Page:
Clay Shooting: with Iain MacGregor and Linda Mellor

Last chapter Linda Mellor explained us the importance of having a good shotgun coach;. In this chapter, Linda meets Iain MacGregor at Auchterhouse Country Sports, Angus, Scotland to explore the significance of the pattern plate, and look at the point of impact; where the shotgun shoots when you aim and fire it. 

“In coaching, we want to know where the gun shoots, and where the pattern is landing.” said Iain.  “The majority of people do not pattern their gun.” 

The pattern plate is flat, metal surface, usually 4 feet X 4 feet, mounted onto a board about 4 or 5 feet high, and painted white.

Shotgun Coach Iain MacGregor getting ready to shoot at pattern plate.
Shotgun Coach Iain MacGregor getting ready to shoot at pattern plate.

To illustrate, Iain loads the shotgun, and stands 16 yards from the pattern plate, mounts, and fires at the plate. 

Shooting at the pattern plate shows the coach what the gun is doing, and what the shooter is doing. The coach can assess where the pattern has landed, and take basic measurements. 

“The pattern plate is an effective way to look at the gun and the shooter, it is the most basic use of the plate. We are not assessing the pattern.”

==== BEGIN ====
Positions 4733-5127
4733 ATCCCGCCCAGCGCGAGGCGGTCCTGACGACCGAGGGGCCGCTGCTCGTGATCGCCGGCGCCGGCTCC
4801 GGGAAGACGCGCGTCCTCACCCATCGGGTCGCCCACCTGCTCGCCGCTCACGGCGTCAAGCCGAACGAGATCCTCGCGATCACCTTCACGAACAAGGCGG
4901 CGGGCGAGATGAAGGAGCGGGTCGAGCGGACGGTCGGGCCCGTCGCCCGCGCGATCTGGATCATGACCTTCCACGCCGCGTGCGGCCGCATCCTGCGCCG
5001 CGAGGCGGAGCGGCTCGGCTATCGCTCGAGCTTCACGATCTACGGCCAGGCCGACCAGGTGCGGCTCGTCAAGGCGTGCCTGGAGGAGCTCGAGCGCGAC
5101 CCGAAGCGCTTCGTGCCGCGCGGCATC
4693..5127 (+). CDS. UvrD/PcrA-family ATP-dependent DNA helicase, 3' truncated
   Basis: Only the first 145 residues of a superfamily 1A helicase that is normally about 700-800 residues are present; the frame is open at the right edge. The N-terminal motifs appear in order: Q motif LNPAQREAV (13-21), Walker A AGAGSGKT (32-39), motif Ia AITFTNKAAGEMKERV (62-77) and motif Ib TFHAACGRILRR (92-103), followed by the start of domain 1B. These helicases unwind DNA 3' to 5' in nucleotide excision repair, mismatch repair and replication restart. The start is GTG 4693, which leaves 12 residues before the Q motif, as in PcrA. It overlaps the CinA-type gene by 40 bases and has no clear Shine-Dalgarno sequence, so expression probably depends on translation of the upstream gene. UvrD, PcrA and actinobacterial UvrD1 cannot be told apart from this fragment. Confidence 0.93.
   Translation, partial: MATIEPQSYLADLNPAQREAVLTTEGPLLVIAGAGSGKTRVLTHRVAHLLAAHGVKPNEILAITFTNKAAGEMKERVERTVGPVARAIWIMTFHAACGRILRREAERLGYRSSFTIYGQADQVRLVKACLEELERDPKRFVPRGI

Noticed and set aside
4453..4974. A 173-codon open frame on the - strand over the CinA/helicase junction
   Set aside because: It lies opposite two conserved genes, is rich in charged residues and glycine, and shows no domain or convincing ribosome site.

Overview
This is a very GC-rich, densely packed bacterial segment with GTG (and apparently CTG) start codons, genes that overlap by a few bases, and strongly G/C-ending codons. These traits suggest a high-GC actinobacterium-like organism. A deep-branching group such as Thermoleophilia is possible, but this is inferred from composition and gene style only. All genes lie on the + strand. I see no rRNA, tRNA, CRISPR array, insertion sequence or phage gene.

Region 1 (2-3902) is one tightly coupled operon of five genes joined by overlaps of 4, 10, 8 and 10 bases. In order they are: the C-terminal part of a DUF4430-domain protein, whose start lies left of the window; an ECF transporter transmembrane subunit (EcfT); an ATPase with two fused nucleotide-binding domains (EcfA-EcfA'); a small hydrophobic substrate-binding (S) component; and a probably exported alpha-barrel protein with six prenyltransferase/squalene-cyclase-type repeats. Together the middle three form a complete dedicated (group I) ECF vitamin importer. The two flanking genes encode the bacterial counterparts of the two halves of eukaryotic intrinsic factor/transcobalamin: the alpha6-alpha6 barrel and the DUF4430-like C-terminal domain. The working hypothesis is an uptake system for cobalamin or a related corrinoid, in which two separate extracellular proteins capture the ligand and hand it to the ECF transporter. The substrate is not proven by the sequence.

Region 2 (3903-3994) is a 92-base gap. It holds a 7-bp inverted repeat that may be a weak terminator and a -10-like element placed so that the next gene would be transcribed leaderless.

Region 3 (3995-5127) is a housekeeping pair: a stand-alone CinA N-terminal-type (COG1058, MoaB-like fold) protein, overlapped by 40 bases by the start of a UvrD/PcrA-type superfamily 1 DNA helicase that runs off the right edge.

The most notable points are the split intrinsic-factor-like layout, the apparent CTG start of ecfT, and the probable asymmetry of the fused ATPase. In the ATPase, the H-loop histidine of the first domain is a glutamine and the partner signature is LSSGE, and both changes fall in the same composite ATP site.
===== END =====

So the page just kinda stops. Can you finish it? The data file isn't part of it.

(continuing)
Shotgun Coach inspecting the pattern plate.
Shotgun Coach Iain MacGregor inspecting the pattern plate.

If the shooters sight picture is different to the point of impact, the gun will require some adjustment. “I took my Beretta 682 with an adjustable stock to the pattern plate some years ago, and after shooting three or four times, at the plate, Iain discovered it needed an adjustment,” said Linda. 

“Every inch wrong at the plate, is a sixteenth of an inch at the stock.  The gun can look fine in the shooter’s shoulder and face, but if it is not shooting straight, you need to stop the session, and the gun needs to go to a gunsmith.” 

Inspecting the cast of empty shotgun barrels.
Iain MacGregor inspecting the cast of empty shotgun barrels.

“Shooters will often resist taking their gun to a gunsmith, and are unwilling to get the gun altered because they believe it may impact on the resale value of the gun, but why continue to shoot with an ill-fitting gun?”

If the gun does not fit or if it has been built incorrectly, it can be identified at the pattern plate, and this is hugely important to shooters otherwise you are rehearsing mistakes and learning to shoot badly. Iain said, “Perfect patterning promotes perfect performance.”

In the next chapter, Iain and Linda will be looking at common problems.

In this video Linda Mellor is at Auchterhouse Country Sports talking to Iain about the importance of the pattern plate.

Who is our author Linda Mellor?

Linda Mellor is one of Scotland’s foremost shooting, fishing and hunting female writers and photographers. She is the product Ambassador for Venator Pro, a premier hunting company and stockist of the European brand Hillman. With a lifetime of countryside experience, Linda’s passion, enthusiasm and respect for the outdoors and hunting is explored and shared across her writing and photography. 

For more information on Linda Mellor, please visit Linda Mellor's website, Twitter (LindaMellor) and instagram (linda_mellor).